Therapy and Emotional Support Animals (ESA)
Therapy animals and ESAs are different than their service animal counterparts. These companions provide emotional support for those who’ve experienced extreme trauma, stress or other psychological disorders. Your dental practice might even have its own therapy or ESA dog to welcome patients and soothe dental anxiety.
While guinea pigs to actual pigs, rats, cats and everything in between have earned their own classifications as ESAs, they don’t carry the identical legal protections as service dogs and may be excluded from your dental practice.
Staff Tips on ESA
- The ADA makes distinctions between service and ESA/therapy animals. Specifically, they state animals that solely provide “emotional support, well-being, comfort, or companionship” do not meet the same classification as service animals and can be denied access to public spaces.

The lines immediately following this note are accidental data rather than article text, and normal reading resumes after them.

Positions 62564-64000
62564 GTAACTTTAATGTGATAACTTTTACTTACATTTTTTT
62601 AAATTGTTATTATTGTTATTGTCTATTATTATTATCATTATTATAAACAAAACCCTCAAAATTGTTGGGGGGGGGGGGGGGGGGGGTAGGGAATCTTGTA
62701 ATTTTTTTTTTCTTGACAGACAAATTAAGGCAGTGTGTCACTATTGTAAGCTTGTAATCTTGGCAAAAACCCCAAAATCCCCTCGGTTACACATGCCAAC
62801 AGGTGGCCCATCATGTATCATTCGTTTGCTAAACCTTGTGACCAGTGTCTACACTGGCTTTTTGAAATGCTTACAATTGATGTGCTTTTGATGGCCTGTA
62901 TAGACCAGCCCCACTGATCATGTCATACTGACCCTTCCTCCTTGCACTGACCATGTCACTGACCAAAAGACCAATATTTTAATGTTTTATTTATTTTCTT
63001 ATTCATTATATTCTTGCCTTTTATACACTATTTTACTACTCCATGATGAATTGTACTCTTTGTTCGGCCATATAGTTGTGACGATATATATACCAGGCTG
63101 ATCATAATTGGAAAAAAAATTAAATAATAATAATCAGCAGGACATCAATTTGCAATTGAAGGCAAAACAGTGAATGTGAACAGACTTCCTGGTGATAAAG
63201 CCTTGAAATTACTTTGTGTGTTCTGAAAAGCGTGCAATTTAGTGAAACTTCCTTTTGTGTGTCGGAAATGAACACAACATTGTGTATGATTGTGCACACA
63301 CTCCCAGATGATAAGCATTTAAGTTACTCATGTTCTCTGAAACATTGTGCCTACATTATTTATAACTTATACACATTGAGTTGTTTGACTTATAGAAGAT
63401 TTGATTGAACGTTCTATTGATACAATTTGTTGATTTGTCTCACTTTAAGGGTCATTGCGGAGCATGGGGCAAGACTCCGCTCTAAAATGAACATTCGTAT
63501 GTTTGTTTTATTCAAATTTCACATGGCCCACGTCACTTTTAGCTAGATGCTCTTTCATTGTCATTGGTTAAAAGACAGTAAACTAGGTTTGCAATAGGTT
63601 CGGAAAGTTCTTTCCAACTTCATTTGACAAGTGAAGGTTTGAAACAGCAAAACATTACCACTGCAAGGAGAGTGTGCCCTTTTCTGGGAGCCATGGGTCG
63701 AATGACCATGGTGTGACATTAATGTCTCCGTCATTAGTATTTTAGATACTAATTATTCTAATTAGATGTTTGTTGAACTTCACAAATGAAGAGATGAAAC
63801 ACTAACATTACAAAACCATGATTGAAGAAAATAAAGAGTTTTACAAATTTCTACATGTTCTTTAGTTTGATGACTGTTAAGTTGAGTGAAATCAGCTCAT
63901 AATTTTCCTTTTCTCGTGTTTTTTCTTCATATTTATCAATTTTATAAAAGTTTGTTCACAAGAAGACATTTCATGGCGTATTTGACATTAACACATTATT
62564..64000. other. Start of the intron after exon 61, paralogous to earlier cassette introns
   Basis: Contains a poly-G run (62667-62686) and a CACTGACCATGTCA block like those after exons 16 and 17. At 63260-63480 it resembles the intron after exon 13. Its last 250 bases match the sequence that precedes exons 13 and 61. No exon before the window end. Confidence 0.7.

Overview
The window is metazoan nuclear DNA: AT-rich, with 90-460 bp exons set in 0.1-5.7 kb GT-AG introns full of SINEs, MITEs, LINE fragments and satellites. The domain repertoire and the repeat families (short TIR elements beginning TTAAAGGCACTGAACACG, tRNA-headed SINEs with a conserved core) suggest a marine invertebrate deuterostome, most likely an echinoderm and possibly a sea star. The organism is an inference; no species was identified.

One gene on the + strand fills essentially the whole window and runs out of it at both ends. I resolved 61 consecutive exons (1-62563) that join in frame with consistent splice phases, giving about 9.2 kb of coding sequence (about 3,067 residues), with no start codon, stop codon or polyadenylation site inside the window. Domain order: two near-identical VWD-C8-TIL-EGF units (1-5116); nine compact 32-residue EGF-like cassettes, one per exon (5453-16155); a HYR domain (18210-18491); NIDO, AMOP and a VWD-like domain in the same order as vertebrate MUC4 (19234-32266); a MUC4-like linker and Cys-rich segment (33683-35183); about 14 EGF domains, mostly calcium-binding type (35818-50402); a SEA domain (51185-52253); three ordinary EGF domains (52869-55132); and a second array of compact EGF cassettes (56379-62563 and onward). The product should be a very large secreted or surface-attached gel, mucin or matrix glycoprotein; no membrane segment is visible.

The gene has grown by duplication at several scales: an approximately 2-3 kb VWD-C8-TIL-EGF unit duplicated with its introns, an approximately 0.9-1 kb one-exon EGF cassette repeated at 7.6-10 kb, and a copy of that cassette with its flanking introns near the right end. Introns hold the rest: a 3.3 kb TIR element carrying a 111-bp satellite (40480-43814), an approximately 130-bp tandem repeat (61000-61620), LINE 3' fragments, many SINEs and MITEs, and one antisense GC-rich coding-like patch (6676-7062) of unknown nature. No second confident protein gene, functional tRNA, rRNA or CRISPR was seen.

- With the exception of air travel, ESA classified animals are not recognized under federal law and may be excluded from your office.
- In regards to therapy dogs, their use requires training, but they fall under the same legal guidelines as ESA animals and may be excluded from your office.
- It does not matter the type, breed, or kind of animal–dental offices are not mandated to allow ESA and therapy animals in their practice.